IT was about ten years ago that I first met my good friend Leon Crouch.

I was called in by an administrator to talk about the financial problems at Southampton FC at the time.

There was a group of four of us - Leon, Patrick Trant, who has a big engineering company based in Totton, legendary fundraiser Mike Osman and myself - who the administrator knew to be big supporters of the club.

Whilst I had met him before, neither one of us knew Leon.

He was based in Lymington and also had an engineering company amongst others. We all got on very well immediately.

The administrator said ‘I’m putting all the cards on the table. There are lots of bills to be paid and if they are not paid the club may not see out the season.’

Leon wrote it all off out of his own pocket. He and Patrick agreed to join the board of directors to get the club back on a proper level.

Once the job was done they came away and of course since then the club was taken over successfully by the Liebherr family.

Leon was a great lover of football. He was a quiet man who worked his way up from a working-class background to be one of the most successful businessmen in the region.

He also helped out many charities and local football clubs and never wanted any publicity.

He usually helped charities on the condition they didn’t tell anybody. He was the sort of person you could always rely on.

Some supporters may remember that when the original statue of our legend Ted Bates was proved to be nothing like him, Leon paid for the replacement that will be there forever.

Leon’s generosity showed how much he loved the club.

All its supporters should realise what he did. Who knows where the club would be now without him.

When I remember the things he did to save the football club I would think a statue of him next to Ted would be more than acceptable.

For many years now I’ve had the pleasure of being with Patrick and Leon at Southampton’s home games. He totally loved going to the games and his wit helped make those days enjoyable, no matter how the game itself was going.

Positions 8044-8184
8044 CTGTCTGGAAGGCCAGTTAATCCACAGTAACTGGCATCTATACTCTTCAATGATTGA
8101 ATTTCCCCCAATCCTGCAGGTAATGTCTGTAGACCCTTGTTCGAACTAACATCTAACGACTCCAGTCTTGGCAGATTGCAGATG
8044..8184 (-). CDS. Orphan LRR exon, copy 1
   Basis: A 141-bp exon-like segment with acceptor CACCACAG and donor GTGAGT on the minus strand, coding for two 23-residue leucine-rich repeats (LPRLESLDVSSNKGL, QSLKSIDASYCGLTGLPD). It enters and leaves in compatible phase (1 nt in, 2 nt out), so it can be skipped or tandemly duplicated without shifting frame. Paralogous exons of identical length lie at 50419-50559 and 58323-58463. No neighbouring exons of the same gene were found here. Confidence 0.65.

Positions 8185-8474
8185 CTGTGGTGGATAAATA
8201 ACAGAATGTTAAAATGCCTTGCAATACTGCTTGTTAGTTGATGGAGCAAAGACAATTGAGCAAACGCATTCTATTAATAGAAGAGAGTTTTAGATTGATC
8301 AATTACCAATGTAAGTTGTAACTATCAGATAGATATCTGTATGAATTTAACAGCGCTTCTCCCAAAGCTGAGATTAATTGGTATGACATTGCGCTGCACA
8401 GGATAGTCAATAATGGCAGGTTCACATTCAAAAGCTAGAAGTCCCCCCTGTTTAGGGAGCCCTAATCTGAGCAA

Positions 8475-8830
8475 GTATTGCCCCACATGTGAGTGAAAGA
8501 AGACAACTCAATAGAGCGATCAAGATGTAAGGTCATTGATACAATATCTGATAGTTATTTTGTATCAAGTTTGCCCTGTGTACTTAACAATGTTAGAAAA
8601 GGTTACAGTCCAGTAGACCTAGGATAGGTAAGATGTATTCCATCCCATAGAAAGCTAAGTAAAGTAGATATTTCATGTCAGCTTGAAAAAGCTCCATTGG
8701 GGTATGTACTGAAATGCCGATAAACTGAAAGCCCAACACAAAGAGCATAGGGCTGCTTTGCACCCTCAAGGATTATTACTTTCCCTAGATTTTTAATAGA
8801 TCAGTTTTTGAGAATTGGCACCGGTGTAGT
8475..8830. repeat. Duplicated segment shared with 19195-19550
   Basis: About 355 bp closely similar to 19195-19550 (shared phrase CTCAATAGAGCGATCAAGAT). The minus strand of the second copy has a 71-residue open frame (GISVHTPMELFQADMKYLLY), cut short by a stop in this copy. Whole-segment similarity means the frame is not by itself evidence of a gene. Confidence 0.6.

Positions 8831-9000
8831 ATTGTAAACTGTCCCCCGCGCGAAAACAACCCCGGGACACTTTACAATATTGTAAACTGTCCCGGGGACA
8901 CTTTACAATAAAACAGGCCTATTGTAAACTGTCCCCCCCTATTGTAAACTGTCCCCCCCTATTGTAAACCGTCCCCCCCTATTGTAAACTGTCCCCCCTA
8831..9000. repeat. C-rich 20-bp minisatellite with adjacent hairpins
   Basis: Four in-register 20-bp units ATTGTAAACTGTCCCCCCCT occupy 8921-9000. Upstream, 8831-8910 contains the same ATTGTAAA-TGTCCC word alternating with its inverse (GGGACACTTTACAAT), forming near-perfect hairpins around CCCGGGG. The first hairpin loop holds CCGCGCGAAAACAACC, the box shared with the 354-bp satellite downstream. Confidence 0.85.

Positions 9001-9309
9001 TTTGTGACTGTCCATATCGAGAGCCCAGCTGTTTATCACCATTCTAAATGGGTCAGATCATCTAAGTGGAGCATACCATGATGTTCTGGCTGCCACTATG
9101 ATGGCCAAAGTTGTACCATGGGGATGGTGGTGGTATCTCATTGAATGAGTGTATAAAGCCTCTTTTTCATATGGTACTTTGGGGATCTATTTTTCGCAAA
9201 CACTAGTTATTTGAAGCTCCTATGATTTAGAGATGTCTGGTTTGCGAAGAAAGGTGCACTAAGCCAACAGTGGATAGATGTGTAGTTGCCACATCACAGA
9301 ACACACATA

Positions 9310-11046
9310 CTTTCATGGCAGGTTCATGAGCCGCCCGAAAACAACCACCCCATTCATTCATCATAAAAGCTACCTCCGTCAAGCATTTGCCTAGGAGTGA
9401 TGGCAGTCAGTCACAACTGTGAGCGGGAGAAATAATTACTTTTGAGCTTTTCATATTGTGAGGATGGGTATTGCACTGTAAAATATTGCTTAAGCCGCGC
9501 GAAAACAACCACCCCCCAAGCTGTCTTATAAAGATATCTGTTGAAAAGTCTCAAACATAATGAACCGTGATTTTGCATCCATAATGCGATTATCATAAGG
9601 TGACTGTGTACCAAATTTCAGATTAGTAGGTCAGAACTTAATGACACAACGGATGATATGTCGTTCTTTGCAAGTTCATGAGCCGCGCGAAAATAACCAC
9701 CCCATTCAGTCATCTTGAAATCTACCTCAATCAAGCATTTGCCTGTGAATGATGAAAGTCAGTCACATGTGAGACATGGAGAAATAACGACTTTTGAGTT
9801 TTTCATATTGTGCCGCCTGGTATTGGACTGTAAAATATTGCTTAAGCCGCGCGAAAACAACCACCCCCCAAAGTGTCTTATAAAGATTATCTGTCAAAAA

One of Leon’s companies was called Sea Talk Systems, which he used to enjoy abbreviating to STS after his favourite football club.

He will be sorely missed, not just by his family but by close friends like Patrick and myself.

Once away from the match he would be a very private person who loved his family and continued to help out charities, particularly in the Lymington area where he lived.

I’d known Leon was extremely ill for a while, before he passed away on the morning of Friday the 13th.

He always looked very fit, he did fitness training in his own quiet way and although he had his 70th birthday recently he looked much younger.

So the news of his illness came as a massive shock.

He spent the last few days in a hospice and unfortunately his family were told the end had more or less come.

But he wouldn’t go easily, which was typical Leon. He survived a week longer than the doctors thought. Leon might have been quiet on the outside but he was a fighter and a battler, qualities which got him right up the ladder in the business world to the benefit of Southampton FC.

RIP Leon.